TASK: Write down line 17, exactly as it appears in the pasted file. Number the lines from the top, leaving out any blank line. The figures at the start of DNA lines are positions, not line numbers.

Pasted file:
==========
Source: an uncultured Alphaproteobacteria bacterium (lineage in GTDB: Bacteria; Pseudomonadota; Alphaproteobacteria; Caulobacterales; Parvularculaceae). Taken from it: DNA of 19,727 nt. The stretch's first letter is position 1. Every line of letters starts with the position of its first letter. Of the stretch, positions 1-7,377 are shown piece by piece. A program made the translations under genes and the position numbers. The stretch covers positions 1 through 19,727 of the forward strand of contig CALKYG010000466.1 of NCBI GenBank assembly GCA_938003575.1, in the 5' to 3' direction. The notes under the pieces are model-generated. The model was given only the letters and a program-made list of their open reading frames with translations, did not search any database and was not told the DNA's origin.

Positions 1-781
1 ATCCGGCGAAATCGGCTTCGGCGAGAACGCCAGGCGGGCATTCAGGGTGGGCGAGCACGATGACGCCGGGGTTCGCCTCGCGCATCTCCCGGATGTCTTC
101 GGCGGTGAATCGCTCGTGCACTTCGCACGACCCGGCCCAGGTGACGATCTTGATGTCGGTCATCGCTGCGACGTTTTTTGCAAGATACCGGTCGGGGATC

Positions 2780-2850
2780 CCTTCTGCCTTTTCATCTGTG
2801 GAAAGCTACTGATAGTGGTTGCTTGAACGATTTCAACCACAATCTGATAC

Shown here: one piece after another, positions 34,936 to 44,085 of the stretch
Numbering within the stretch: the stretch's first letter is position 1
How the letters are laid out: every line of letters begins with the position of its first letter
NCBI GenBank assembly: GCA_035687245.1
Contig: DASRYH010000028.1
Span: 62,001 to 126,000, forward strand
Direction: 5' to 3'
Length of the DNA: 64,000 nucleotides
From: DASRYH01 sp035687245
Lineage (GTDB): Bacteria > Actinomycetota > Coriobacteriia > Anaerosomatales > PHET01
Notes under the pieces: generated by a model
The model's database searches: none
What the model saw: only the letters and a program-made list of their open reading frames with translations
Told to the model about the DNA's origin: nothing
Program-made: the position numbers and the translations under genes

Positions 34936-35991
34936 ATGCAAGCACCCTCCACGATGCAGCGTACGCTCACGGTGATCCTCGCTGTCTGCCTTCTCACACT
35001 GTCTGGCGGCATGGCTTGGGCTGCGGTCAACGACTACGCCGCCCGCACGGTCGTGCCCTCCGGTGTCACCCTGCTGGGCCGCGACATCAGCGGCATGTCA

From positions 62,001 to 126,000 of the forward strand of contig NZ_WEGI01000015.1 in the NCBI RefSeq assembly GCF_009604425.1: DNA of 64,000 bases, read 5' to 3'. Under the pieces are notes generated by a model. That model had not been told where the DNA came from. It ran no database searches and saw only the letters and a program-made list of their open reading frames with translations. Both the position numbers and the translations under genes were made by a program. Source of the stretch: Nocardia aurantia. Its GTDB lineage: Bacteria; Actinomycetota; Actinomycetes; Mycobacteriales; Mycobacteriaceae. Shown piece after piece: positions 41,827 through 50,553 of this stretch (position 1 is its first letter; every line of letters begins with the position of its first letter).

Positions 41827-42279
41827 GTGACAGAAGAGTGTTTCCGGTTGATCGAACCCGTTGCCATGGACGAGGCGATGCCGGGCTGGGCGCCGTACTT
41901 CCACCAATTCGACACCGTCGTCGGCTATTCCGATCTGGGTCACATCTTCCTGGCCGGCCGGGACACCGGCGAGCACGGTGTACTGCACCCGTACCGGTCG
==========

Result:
Lineage (GTDB): Bacteria > Actinomycetota > Coriobacteriia > Anaerosomatales > PHET01